'I regret not asking tougher questions': Former postal minister Ed Davey breaks silence on Horizon scandal

3 January 2024, 14:13 | Updated: 3 January 2024, 17:38

Ed Davey said he regrets not asking tougher questions
Ed Davey said he regrets not asking tougher questions. Picture: Alamy

By Emma Soteriou

Former postal minister Ed Davey has broken his silence on the Horizon scandal, saying he regrets not asking tougher questions.

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Speaking to LBC, Mr Davey said he should have done more as Postal Affairs minister to prevent the Horizon scandal.

He said ministers from all political parties had been misled by post office officials.

"It is a national scandal that has been going on for 20 years now and the Conservatives really need to sort this out and give proper compensation," Mr Davey said.

"I was Postal Affairs Minister for two years, I did see Mr Bates, and I regret not having asked the Post Office managers even tougher questions.

"I did, I obviously raised it with them, but I think that they have misled minister over minister across all political parties."

Mr Davey also addressed the inquiry into the scandal, saying: "I think it's right that there's a public inquiry into this – this is so outrageous."

Read more: Inside the Horizon scandal: The true story behind new drama Mr Bates vs The Post Office

Read more: Post Office Horizon scandal victims to be offered £600,000 in compensation each

Alan Bates, former sub-postmaster and founder of Justice for Subpostmasters Alliance.
Alan Bates, former sub-postmaster and founder of Justice for Subpostmasters Alliance. Picture: Alamy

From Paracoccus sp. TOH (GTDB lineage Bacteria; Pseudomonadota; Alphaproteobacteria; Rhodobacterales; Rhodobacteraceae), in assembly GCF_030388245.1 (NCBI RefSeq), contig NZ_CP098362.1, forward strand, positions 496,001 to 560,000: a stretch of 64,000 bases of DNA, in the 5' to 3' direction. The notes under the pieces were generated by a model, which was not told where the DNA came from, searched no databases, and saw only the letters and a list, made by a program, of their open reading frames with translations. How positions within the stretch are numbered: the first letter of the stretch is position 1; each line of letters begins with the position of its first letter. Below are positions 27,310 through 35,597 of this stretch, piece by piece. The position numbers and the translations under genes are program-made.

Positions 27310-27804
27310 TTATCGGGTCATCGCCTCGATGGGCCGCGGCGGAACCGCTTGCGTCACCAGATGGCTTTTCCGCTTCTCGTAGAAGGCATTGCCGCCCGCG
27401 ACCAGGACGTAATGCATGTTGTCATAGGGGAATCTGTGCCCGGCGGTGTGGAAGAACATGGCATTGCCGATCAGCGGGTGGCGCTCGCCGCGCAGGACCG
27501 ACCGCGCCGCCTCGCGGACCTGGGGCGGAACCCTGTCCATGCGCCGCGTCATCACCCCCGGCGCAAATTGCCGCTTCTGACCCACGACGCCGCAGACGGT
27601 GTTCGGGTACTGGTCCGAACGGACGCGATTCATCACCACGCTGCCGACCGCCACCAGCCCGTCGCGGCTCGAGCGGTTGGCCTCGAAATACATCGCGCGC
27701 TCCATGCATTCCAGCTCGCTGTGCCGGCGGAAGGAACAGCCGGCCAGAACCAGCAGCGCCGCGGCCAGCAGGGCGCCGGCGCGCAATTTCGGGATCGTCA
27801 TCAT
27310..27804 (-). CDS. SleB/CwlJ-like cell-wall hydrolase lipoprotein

Over 700 Post Office branch managers were given criminal convictions after faulty Fujitsu accounting software, Horizon, made it look as if money was missing.

Sub-postmasters quickly realised unexplainable discrepancies in their records but the Post Office dismissed concerns as no one else was experiencing such issues.

Soon, the Post Office accused the sub-postmasters of taking the missing finances for themselves and started criminal proceedings.

One sub-postmaster from Wales, Alan Bates, and five others from JFSA (Justice For Subpostmasters Alliance) took the post office to court on behalf of 555 claimants.

In 2019, the High Court ruled that the software contained "bugs, eros and defects" with "material risk" which caused shortfalls in the Post Office branch accounts.

The Post Office was ordered to pay £58 million in compensation for the false prosecutions.

It has since been called the most widespread miscarriage of justice in UK history.

Mr Davey said: "I want to congratulate Alan Bates for his campaign.

"I really hope the government listens and the inquiry delivers for the postmasters."

The scandal is now being turned into a TV drama called Mr Bates vs The Post Office, which delves into some of those wronged who then cleared their names.

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